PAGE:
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Intel Inside the Sun

Intel (INTC) has nearly completed a complete clawback of server market supremacy with today’s announcement that Sun Microsystems (SUNW) will closely collaborate with Intel. After substantially improving their devices and surpassing the benchmarks set by AMD (AMD), Intel is back in the drivers seat when it comes to high margin server CPUs. This was an outcome I felt was never in doubt.

Low power multicore architectures are going mainstream in general computing applications and are no longer solely the exotic domain of server computing.

With Sun and Intel broadening their relationship, I expect Sun to move completely away from internally developed silicon. I outlined why this would take place over a year ago (see Sun wants to Change the Planet), and the arguments are more valid today given the progress and commitment Intel made towards multicore architectures.

Schwartz’s blog all but indicates this move is underway:

Perhaps the most interesting part of the relationship (at least for enterprises) is this: we’re pairing up to do some collaborative engineering around larger systems (where larger implies greater than 4 socket…). Optimized for Solaris and Java, of course, and leveraging one another’s virtualization and performance technologies.

This is exactly the application their in-house Niagara is targeted. Schwartz is essentially saying Sun will work with Intel to utilize their silicon in high end systems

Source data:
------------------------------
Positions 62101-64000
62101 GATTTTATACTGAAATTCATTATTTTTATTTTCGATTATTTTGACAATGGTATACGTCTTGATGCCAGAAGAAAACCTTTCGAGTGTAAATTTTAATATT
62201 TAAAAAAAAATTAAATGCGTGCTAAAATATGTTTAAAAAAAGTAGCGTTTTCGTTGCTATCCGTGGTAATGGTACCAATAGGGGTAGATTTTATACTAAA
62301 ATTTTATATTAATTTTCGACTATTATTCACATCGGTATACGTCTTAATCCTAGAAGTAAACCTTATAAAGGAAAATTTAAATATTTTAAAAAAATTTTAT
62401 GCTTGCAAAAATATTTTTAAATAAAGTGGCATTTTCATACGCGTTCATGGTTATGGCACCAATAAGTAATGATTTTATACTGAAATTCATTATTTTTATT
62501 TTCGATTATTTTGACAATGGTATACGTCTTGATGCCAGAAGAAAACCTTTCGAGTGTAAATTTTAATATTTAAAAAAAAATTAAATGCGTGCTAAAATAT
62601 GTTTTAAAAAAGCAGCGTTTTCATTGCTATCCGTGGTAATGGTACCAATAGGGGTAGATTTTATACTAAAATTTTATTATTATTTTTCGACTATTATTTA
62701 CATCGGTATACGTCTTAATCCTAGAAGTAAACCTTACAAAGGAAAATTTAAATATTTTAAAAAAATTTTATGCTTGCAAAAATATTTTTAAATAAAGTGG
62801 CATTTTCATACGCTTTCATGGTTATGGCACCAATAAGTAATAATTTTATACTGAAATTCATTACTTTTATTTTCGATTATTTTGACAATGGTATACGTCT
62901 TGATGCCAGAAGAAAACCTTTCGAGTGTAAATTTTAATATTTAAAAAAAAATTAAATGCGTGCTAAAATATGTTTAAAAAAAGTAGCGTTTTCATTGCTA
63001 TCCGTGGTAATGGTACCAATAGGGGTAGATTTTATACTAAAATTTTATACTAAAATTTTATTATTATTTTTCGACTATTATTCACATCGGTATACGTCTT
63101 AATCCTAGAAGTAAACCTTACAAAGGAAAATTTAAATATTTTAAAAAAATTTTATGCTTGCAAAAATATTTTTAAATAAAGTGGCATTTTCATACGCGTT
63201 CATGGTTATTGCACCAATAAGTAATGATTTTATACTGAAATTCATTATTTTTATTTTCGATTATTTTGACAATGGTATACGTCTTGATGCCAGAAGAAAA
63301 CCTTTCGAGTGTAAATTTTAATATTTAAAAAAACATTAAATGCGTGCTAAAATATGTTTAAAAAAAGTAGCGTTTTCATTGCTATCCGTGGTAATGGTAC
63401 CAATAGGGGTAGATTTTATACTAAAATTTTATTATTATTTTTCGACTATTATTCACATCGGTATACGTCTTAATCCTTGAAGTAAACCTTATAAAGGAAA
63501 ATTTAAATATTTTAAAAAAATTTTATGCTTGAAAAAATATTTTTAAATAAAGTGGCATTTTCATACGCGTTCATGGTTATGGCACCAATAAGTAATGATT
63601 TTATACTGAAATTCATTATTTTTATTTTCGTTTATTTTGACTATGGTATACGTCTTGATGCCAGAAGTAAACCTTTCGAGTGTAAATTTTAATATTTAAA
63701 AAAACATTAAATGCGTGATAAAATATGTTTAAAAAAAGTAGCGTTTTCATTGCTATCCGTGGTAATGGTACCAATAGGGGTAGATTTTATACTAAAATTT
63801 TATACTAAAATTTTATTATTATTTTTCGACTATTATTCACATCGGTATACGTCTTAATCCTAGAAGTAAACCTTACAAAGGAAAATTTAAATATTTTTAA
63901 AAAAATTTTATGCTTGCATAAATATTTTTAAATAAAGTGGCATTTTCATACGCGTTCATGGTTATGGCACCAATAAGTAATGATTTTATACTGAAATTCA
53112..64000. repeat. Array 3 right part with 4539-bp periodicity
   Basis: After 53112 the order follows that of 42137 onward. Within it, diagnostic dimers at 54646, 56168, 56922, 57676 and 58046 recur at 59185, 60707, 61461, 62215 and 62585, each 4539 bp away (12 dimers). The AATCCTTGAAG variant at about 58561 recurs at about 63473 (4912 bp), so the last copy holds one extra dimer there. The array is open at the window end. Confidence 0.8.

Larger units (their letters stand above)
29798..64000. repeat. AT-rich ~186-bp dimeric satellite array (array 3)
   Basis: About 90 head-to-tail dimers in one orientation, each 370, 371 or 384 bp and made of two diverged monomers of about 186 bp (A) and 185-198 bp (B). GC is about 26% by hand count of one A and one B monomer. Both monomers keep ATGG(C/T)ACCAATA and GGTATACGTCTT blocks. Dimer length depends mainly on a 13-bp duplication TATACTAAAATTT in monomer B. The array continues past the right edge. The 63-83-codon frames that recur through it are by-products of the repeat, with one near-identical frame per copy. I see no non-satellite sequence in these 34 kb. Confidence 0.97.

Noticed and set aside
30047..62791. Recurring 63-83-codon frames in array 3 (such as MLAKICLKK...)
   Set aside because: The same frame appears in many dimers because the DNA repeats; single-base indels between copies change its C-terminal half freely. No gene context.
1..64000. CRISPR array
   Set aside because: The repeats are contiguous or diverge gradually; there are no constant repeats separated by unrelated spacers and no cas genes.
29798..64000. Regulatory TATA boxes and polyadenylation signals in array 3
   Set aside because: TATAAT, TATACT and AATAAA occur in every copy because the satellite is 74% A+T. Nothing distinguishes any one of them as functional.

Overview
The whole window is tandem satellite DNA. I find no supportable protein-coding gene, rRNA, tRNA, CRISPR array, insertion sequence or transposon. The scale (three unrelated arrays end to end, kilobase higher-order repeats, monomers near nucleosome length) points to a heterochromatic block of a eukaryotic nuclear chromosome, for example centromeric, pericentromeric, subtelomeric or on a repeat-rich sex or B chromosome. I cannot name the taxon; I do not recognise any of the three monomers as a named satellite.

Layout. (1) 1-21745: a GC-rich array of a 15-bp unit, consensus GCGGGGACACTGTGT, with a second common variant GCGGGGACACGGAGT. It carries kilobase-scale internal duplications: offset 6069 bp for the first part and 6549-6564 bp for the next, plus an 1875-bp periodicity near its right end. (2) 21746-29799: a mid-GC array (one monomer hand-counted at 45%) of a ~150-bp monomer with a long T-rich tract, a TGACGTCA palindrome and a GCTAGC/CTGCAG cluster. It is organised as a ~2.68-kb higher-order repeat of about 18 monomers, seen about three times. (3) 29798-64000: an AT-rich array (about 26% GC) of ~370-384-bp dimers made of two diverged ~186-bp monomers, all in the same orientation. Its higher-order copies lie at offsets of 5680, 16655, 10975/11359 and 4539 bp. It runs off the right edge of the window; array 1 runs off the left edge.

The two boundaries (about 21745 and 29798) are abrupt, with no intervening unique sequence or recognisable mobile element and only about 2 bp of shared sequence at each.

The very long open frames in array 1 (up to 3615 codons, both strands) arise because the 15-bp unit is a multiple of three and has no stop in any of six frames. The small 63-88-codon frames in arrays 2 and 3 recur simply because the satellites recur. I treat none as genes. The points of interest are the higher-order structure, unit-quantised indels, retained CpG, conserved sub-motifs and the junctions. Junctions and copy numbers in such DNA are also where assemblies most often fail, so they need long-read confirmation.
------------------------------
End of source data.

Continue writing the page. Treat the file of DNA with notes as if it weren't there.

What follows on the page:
Apple Computer (AAPL) moved their entire hardware base over to x86. Remember how hard Apple pushed the RISC architecture and it’s technical supremacy? It appears that Sun, the last real holdout in non-x86 computing, is poised to capitulate as well.

Full Disclosure: I own none of the stocks mentioned.


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  1. You wish. Apple never designed their own power chips. The SPARC group inside SUN is still influential and not likely to give up any time soon. Not all corporate decisions are free of internal politics.

    Posted by Nocturnien | January 26, 2007, 12:26 AM
  2. I didn’t say Apple designed their own chips. They did heavily market the supposed advantages of their component selection- right up to the point where they switched to Intel.

    What, do you think I was born yesterday?

    Posted by Andrew Schmitt | January 26, 2007, 8:35 AM